Review Article | Published:

Chemopreventive strategies in hepatocellular carcinoma

Nature Reviews Gastroenterology & Hepatology volume 11, pages 4554 (2014) | Download Citation

Abstract

Hepatocellular carcinoma (HCC) is the third most common cause of death from cancer. The incidence and mortality of HCC are increasing in most Western countries as a result of an ageing cohort infected with chronic hepatitis C, and are expected to continue to rise as a consequence of the obesity epidemic. Chemopreventive strategies aimed at decreasing the risk or delaying the onset of HCC are needed. Universal immunization against HBV and antiviral therapy against HBV and HCV in patients with established disease has consistently been associated with reduced HCC risk, especially in patients who achieve sustained virologic response. However, the cost-effectiveness of antiviral therapy for primary HCC prevention is not known. Several commonly prescribed medications seem promising as chemopreventive agents against HCC, including statins, antidiabetic medications and aspirin. Dietary agents such as coffee, vitamin E and fish oil as well as phytochemicals might also be associated with reduced risk of HCC. Though randomized controlled trials are ideally needed to firmly establish efficacy, such chemoprevention trials are logistically and ethically challenging. Well-designed, prospective, population-based cohort studies might provide the best evidence for chemopreventive efficacy of these agents.

Key points

  • Antiviral therapies directed against HBV and HCV are universally effective in primary and secondary prevention of hepatocellular carcinoma (HCC), but are associated with substantial costs and adverse effects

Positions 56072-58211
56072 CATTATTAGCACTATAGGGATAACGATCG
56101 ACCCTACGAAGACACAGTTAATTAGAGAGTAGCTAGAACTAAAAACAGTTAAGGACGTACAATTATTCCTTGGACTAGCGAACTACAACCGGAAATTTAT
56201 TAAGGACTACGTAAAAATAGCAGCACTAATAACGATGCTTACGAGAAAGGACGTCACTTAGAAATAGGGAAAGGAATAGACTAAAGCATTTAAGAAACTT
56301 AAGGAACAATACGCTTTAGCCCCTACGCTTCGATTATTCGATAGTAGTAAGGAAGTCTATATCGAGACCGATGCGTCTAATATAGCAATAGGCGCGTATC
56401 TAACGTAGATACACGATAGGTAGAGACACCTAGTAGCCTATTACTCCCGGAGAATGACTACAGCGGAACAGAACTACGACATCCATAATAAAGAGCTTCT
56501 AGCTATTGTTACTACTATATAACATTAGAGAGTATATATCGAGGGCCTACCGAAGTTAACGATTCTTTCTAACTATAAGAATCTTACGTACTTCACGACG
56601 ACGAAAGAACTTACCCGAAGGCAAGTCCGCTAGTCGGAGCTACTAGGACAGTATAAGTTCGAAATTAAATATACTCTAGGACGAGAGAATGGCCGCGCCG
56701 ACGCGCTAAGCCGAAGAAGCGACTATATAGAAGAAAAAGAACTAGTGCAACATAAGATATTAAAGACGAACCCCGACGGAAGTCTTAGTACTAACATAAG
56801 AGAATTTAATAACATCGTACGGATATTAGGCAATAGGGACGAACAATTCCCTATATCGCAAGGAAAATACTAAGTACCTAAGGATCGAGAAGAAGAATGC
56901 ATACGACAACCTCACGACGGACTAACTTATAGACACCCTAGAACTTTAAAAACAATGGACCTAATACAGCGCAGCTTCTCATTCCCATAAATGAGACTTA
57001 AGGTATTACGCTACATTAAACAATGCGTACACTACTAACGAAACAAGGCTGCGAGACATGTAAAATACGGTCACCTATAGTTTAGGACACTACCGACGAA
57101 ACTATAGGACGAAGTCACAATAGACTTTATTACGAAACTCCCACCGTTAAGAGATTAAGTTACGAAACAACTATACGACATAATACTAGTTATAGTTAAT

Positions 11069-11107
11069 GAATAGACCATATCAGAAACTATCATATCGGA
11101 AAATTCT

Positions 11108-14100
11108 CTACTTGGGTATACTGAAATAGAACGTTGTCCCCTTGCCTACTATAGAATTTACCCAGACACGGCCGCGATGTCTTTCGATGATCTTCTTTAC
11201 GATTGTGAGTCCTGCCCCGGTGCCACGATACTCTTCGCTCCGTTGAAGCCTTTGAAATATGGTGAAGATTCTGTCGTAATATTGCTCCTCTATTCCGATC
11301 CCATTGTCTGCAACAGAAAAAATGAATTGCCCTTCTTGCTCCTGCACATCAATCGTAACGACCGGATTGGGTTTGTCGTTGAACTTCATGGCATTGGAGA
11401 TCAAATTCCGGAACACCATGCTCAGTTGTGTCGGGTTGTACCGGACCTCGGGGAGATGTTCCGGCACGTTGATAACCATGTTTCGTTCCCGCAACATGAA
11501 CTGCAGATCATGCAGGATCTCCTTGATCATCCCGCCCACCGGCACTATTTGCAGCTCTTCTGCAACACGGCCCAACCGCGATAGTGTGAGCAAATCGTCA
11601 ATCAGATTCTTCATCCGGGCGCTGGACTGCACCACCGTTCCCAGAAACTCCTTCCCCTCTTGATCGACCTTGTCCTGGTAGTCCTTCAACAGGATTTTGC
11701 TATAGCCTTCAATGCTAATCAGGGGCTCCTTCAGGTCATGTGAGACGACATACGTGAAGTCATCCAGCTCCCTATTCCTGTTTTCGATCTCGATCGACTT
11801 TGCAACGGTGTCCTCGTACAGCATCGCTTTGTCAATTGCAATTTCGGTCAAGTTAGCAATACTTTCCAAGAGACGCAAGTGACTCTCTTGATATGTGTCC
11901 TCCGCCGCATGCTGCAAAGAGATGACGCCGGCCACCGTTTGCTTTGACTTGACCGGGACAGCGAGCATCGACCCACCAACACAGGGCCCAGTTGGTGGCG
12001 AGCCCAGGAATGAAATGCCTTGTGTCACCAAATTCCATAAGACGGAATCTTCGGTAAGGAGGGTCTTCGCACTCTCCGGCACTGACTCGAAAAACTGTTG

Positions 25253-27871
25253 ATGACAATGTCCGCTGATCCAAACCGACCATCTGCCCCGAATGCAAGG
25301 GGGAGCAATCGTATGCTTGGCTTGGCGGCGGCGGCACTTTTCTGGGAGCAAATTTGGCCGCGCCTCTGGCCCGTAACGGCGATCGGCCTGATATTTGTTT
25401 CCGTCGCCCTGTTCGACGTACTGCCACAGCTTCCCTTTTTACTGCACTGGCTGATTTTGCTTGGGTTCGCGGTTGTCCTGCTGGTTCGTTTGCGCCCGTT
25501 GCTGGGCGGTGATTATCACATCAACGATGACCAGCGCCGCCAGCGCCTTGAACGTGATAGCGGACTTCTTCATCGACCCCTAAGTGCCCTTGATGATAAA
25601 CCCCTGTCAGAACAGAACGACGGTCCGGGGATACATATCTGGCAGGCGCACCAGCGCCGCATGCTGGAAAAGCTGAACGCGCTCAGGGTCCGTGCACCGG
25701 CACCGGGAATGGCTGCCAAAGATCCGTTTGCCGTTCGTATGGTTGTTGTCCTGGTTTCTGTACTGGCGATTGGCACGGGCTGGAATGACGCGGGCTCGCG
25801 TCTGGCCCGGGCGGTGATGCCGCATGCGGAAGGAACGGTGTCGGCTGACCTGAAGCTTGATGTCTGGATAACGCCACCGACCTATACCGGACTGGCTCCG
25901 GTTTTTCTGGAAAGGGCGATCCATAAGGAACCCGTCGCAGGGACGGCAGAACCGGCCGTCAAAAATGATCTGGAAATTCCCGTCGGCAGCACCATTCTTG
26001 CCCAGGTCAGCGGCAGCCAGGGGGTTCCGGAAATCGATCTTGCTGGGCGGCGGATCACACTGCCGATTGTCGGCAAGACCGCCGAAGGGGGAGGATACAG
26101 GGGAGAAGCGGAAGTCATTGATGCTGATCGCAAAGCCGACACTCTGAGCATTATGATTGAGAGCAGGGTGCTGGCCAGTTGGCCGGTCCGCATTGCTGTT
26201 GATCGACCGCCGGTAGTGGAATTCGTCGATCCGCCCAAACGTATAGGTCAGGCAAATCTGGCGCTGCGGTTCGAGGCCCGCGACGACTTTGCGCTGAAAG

• Statin use is associated with decreased risk of HCC, potentially by inhibiting Myc activation and through inhibition of the mevalonate pathway

  • In patients with diabetes, the use of metformin might reduce the risk of HCC through mTOR inhibition, whereas insulin and insulin-secreting agents might increase the risk of HCC

  • Aspirin has also been shown to decrease risk of hepatitis-B-associated HCC in animal models, with early epidemiological studies also showing a favourable association

  • Dietary agents, such as coffee, vitamin E, fish rich in n-3 polyunsaturated fatty acids and dietary polyphenols, might also have antineoplastic effects against HCC

  • Randomized controlled trials for chemopreventive agents are logistically and ethically challenging; prospective cohort studies that adjust for relevant confounders might be well-suited to inform us about these agents

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Acknowledgements

The work of L. R. Roberts is supported by the NIH (grant nos.: CA100882, CA128633, and CA165076), the Mayo Clinic Center for Cell Signaling in Gastroenterology (NIDDK P30DK084567), the Mayo Clinic Cancer Center (CA15083), and the Mayo Foundation.

Author information

Affiliations

  1. Division of Gastroenterology and Hepatology, 200 First Street SW, Rochester, MN 55905, USA.

    • Siddharth Singh
    • , Lewis R. Roberts
    •  & William Sanchez
  2. Department of Medical Oncology, Mayo Clinic, 200 First Street SW, Rochester, MN 55905, USA.

    • Preet Paul Singh

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Contributions

S. Singh contributed to researching data for the article, discussion of content, writing and reviewing/editing the manuscript before submission. P. P. Singh and W. Sanchez contributed to researching data, discussion of content and reviewing/editing the manuscript before submission. L. R. Roberts contributed to discussion of content, writing and reviewing/editing the manuscript before submission.

Competing interests

The authors declare no competing financial interests.

Corresponding author

Correspondence to William Sanchez.

Supplementary information

Word documents

  1. 1.

    Supplementary Table 1

    Studies of nucleoside/nucleotide-based antiviral therapies against hepatitis B as primary prevention of hepatocellular cancer.

  2. 2.

    Supplementary Table 2

    Studies of interferon-based therapies against hepatitis C on primary prevention of hepatocellular carcinoma

  3. 3.

    Supplementary Table 3

    Summary of observational studies on the chemopreventive effect of statins against hepatocellular cancer in (a) at-risk patients and (b) general population

  4. 4.

    Supplementary Table 4

    Summary of observational studies on the cancer-modifying effects of antidiabetic medications in primary prevention of hepatocellular carcinoma in patients with diabetes mellitus.

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DOI

https://doi.org/10.1038/nrgastro.2013.143

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